22. 22. Conclusions • Propagating uncertainties within pollution dispersion models needs to become more routine. ➢ Doesn’t come without a computational cost. •Uncertainties can be significant e.g. causing a factor of 2 variability in predicted concentrations. •Using global sensitivity/meta-modelling approaches it is still possible to trace the influence of controllable parameters e.g. traffic demand on target outputs using component functions. •Wind speed and direction are key parameters causing variability and yet we have very few truly urban met stations. We can learn from other communities!
  23. 23. HDMR software with graphical user interface freely available Main author: Tilo Ziehn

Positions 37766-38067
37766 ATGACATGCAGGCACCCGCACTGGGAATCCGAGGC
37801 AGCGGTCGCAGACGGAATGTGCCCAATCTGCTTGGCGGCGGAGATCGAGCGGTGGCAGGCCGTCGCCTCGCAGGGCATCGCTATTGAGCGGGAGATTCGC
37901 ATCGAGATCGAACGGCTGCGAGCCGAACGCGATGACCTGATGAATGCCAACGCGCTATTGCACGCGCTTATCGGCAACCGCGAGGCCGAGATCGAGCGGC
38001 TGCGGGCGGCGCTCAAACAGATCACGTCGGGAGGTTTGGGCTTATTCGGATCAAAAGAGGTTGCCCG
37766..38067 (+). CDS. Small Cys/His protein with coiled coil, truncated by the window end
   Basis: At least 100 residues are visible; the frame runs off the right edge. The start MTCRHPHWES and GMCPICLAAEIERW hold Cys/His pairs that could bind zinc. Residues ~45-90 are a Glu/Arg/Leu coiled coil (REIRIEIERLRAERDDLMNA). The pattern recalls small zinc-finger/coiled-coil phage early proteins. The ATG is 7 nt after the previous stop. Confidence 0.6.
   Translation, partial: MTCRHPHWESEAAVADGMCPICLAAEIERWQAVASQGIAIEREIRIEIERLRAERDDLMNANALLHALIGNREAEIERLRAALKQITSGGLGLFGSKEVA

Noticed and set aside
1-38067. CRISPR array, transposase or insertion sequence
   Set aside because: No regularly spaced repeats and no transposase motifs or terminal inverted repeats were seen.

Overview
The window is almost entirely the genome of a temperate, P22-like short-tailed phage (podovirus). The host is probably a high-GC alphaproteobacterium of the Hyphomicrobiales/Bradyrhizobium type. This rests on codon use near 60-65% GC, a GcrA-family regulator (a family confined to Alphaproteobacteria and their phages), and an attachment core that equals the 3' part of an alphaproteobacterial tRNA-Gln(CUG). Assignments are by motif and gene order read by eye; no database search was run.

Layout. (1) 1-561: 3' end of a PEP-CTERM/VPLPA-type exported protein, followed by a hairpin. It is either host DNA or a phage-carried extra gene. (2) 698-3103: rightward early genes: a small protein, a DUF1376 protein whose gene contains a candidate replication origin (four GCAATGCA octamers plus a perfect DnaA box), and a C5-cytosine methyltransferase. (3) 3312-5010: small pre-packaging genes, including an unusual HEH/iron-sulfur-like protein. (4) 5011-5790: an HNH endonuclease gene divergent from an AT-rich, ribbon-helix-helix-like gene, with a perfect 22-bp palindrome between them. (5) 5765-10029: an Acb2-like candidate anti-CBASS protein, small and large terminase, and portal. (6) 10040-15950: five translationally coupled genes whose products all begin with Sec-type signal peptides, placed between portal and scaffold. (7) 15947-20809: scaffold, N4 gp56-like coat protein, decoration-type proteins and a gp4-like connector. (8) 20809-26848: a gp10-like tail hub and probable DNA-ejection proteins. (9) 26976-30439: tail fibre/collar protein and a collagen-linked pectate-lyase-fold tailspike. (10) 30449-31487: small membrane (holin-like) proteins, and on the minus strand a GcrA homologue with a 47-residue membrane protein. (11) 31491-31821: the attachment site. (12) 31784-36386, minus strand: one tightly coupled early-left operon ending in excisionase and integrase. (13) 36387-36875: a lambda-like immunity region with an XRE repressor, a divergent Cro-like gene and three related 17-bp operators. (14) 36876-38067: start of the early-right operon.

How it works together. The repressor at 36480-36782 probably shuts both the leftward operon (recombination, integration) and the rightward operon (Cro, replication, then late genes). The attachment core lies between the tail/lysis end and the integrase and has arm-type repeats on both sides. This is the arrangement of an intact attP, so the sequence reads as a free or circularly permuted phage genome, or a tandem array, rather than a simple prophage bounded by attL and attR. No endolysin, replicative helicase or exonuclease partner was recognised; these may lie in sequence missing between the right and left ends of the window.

24. 24. Example • Need to be able to model formation of secondary pollutants such as NO2 in order to test the impact of emission reduction strategies. • Computational fluid dynamics (CFD) models becoming more common in pollution and emergency response management. • Different turbulence closure schemes in use: Reynolds Averaged Navier Stokes (RANS), Large Eddy Simulation (LES). • Also different dispersion schemes: Lagrangian particle, stochastic fields, eddy diffusivity. • Urgent need to evaluate where different approaches are “fit for purpose” and the impacts of parametrisations of turbulence, mixing and kinetics.
  25. 25. Convergence with sample size 0.00E+00 1.00E+11 2.00E+11 3.00E+11 4.00E+11 5.00E+11 6.00E+11 7.00E+11 8.00E+11 9.00E+11 0 20 40 60 80 100 120 NO2concentration(moleculescm-3) Sample size in Sobol sequence Mean Variance 64 samples enough to give accurate estimates of mean and variance of predicted [NO2] What we want to know is which of the 26 input parameters contribute most to this predictive variance due to their estimated uncertainties i.e. what are the global sensitivities for each parameter?